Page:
Are Teen Smokers Encouraged by Movies?
Tobacco manufacturers do not have the right to market their products directly to the young people of America. Also the companies are prohibited from advertising on TV, radio or newspapers.
The only means of advertising they can afford is in magazines catered toward adults. However, four million underage Americans currently smoke. It begs the question, what influences the decision of these teenagers to start smoking.
Unfortunately it is a question without a clear answer. Do images in movies influence children? How about all the Hollywood actors smoking and drinking coffee in order to hold back hunger and the weight off? Probably it is a peer influence.
“It is addictive, it is very addictive and I just have to have them,” Matt Brown said about the coming documentary Cigarette Wars.
David, now a 22-year old student, started smoking when he was 15 years old. He said that cool people in school encouraged him, but actors in films also helped to fasten this move.
“Whenever you see someone smoking on the screen, they look very cool doing it,” he said.
Dr. Stanton Glantz Professor of the University of San Francisco Medical School is leading a group called “Smoke-Free Movies” the aim of this group is to attribute an “R” rating to any movement that shows a smoker.
“There is a significant base of evidences from all over the world that demonstrates the more children see people smoking on screen, the more likely they will smoke in future,” Dr.Glantz stated.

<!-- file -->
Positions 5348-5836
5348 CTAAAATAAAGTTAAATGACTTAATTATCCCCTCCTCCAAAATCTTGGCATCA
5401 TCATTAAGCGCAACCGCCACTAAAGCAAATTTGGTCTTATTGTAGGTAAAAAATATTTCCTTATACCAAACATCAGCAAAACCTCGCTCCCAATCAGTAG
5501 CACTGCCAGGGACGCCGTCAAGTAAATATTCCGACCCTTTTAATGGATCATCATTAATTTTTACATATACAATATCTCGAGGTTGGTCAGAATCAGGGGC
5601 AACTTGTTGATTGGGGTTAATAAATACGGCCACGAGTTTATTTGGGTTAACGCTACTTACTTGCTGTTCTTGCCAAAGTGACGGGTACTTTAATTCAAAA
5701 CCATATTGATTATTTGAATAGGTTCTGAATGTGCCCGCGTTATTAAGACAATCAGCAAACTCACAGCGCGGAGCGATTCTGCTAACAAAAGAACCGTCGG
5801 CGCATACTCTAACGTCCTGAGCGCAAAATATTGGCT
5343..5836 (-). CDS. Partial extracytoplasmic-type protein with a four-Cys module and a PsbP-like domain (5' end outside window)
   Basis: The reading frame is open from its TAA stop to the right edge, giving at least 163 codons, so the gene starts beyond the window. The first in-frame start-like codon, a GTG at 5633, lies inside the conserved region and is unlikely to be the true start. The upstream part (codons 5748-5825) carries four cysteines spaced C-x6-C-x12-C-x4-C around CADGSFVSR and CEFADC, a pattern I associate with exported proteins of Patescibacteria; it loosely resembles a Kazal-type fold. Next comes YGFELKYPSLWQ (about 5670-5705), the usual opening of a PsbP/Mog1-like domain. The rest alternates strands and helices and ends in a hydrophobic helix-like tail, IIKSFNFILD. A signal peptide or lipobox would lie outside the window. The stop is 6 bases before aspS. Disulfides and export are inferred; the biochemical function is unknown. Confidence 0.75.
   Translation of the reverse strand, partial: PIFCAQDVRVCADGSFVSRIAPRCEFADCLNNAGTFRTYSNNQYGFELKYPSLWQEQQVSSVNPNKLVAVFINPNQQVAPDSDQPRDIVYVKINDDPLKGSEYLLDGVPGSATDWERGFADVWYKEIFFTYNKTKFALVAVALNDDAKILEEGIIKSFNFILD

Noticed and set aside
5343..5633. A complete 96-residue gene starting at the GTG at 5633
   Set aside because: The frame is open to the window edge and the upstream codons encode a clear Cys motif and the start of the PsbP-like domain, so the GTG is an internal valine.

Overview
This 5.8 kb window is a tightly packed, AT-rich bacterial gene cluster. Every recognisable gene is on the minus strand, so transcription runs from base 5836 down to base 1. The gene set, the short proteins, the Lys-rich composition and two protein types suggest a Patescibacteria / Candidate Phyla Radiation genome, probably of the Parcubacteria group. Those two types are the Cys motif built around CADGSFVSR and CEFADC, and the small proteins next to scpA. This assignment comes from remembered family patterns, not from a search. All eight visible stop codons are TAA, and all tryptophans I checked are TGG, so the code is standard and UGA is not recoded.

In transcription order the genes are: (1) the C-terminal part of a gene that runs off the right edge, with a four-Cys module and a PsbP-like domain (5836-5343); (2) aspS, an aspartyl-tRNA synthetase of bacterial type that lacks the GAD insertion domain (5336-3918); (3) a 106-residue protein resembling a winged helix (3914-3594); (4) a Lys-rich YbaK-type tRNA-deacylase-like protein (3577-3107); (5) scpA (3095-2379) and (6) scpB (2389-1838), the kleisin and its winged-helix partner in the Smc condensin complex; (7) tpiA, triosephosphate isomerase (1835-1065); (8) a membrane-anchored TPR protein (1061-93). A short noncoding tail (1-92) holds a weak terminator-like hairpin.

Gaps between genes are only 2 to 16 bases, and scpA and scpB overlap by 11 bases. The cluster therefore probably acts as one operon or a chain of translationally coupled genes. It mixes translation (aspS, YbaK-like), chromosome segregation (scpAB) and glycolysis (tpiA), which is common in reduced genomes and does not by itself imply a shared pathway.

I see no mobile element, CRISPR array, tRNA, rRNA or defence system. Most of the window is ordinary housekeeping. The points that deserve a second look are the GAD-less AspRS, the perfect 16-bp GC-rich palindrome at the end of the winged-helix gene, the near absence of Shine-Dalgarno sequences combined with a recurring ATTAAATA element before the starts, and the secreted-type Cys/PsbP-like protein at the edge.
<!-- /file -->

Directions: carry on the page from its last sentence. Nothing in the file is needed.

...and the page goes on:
Dr. Glantz believes that the history of smoking in films is long-present in Hollywood. It was the essential part of the cinema since the beginning and present film producers continue to use smoking as a kind of dramatic device.
“I suppose that movie directors who include smoking scenes in their films are either immoral or stupid. If they include smoking in their films in a way they are giving away, it is well known that thousand of dollars worth of free promotion to the tobacco manufacturers and they are not paid for it, so they are stupid,” Dr. Glantz said.
The Motion Picture Association of America has been active; however it hasn’t gone as far as Glantz requires them to go. In 2007, the MPAA decided to include smoking in the list of factors when rating a film.
In case in a film there is an excessive smoking, it can make a PG film PG-13.
“Any affirmation that we market our products to minors is unfounded,” declared Reynolds American.
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